Length: 0.5 miles round trip
Elevation Gain: 98 feet
The next trail we decided to do was Weeping Rock, a steep but short walk up to a large cliff face that seems to weep. The weeping water comes from Echo Canyon, a slot canyon high up above Weeping Rock, and a spring line between rock layers that penetrates through the rock’s face. It really only takes 30 minutes to an hour to check this place out, and it also has good views of the rest of Zion National Park from the rock. If you have time, I’d fit it in.
Our day two plan was to do Angel’s Landing. Angel’s Landing is not just hype; people have died from falling off the trail. One man died just a month before we visited. Part of the narrow trail has chain handhelds to hold onto, but the final stretch is completely exposed. We talked to a ranger at Zion National Park’s info center, and we ultimately decided not to do Angel’s Landing. Here’s why.
The trail is crowded and sometimes only wide enough for people to go single file. Impatient hikers can be pushy, making the trail dangerous for cautious hikers (like me!). Two, after we hiked the first day, I noticed that many of Zion’s trails (including Angel’s Landing, apparently) have large rocks that can be difficult to step or climb over for short people like me (I’m 5’2″!). Lastly, the only reason we’d be doing Angel’s Landing was to say that we did it. It’s not the highest hike and certainly doesn’t have the best view. Instead, we decided to hike to Observation’s Point.
Length: 8 miles round trip
Elevation Gain: 2300 feet
Observation Point is an 8-mile hike that climbs over 2000 feet in elevation to a plateau with panoramic views of Zion. Hands down the most unique and beautiful hike I’ve ever been on. The trail starts with a fairly steep climb up the green mountainside, which temporarily flattens and winds through canyons, including a particularly picturesque area called Echo Canyon.
The surrounding environment and changes in scenery are unbelievable, a photographer’s dream. Then, the real climb starts. When you think you’re almost there, you’re probably about halfway up. The trail switchbacks up a steep incline, sometimes with an over 1000 foot drop on one side. Bring lots of water. Take breaks along the way (more than you think you need). My boyfriend and I are pretty in shape but not expert hikers by any means (and we hiked the trail in our classic Adidas sneakers). There were people who did not make it up the trail. Heavy backpacks and not enough water were both killers for many of the people we say hiking up.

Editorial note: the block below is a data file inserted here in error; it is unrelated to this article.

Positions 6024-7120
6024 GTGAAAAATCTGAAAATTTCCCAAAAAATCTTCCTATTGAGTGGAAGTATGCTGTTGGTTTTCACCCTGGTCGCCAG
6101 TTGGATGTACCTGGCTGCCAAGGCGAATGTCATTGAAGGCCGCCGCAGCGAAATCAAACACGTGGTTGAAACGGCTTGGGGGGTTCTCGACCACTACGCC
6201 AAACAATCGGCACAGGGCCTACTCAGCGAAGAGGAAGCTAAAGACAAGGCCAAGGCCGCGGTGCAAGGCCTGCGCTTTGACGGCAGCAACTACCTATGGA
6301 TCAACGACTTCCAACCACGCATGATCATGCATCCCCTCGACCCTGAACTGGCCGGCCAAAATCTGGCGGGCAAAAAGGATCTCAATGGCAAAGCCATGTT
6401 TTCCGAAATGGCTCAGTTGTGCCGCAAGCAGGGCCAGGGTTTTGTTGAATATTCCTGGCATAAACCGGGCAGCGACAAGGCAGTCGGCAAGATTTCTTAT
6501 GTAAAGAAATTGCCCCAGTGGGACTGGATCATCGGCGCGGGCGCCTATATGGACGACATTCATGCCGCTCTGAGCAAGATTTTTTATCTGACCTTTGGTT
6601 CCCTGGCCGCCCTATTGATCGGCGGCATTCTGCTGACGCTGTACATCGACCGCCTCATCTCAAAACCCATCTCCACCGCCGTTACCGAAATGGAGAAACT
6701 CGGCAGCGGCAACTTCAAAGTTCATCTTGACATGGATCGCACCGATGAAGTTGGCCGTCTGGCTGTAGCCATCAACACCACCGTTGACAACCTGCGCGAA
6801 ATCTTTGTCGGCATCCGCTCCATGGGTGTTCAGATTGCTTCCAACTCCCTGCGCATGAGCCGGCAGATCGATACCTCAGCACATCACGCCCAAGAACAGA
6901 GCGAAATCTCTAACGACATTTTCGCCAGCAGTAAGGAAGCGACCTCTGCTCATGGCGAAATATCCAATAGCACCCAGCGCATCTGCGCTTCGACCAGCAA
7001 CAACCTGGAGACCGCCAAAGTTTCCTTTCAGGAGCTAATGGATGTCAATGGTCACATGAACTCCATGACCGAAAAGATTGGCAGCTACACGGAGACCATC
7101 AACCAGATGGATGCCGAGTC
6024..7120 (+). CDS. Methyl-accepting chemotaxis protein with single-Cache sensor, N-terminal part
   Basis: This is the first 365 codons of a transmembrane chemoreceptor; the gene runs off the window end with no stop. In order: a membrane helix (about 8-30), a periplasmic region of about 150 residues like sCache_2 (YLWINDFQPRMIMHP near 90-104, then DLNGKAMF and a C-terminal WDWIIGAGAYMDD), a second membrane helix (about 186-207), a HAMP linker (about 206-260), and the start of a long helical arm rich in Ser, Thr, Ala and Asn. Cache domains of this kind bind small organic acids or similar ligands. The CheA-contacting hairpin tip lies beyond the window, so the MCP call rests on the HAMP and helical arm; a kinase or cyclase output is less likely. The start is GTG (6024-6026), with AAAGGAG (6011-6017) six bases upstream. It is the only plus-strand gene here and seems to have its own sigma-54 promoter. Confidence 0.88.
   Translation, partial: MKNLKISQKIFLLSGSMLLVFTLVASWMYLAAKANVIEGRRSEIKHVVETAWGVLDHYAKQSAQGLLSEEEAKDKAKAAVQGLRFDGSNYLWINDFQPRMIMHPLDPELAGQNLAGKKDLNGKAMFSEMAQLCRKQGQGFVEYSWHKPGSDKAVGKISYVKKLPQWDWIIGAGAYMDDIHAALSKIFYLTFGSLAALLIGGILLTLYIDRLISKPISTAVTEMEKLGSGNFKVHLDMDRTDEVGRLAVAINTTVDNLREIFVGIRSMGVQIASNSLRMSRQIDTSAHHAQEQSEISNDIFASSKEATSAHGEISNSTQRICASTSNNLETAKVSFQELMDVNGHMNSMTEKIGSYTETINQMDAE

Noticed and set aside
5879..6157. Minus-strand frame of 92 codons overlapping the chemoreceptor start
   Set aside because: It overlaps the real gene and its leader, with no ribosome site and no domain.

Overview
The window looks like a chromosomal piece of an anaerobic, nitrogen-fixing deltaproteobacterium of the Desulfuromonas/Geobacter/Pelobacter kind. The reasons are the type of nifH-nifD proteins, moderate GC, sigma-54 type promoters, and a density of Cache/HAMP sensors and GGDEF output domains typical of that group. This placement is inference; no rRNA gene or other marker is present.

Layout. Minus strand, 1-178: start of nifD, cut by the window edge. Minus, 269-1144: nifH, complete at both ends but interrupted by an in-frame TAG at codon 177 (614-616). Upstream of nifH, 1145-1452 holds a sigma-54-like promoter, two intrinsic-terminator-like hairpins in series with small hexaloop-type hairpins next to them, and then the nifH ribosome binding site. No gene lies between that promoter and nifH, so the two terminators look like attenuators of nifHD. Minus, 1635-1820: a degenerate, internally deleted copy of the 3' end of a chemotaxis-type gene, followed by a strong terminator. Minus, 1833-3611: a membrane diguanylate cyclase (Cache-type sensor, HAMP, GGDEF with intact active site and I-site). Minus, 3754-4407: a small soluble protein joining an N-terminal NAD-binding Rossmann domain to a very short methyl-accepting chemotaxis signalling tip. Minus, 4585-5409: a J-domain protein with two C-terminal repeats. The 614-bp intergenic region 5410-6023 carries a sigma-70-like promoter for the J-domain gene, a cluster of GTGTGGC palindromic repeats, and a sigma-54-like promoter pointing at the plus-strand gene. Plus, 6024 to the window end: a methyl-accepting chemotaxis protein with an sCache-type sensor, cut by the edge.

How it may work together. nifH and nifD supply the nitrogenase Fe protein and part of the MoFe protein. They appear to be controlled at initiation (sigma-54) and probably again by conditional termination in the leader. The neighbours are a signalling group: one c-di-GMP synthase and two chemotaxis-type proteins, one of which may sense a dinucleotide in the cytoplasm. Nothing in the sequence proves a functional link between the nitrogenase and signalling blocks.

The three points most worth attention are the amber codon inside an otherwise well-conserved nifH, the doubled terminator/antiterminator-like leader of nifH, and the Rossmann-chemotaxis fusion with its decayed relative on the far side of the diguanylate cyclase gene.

The steepest points have stunning views of Zion National Park with a sheer drop on one side of the trail, though the trail is usually at least two feet wide. I never felt unsafe or uncomfortable on the trail. Finally, you reach a plateau at the top of the canyons, and then it’s just a short walk to the final point.
Observation Point has a 180° view of Zion National Park. If you look hard enough, you can see people as tiny as bugs reaching the top of Angel’s Landing. It’s a lovely place to rejuvenate before the long hike down. Just the expansive view makes this hike well worth it.
There’s much more you can fit into a visit to Zion National Park. We had a limited amount of time, but we felt that we got to see a lot of the park with the trails that we hiked. One cool hike I haven’t mentioned is the Narrows, which is one of the narrowest corridors of the canyons. To hike it, you walk up through the Virgin River. We didn’t have the opportunity to do this because the water level was too high when we were there, but I’ve heard it’s an amazing experience for those who don’t mind getting wet.
Right outside of the park gates, there’s the town of Springdale, which has a few restaurants, a bank, a grocery store, etc. It also has lodging options other than camping. If you need to restock on supplies, they’ll have it there. Just be warned that stores and restaurants close early for the most part.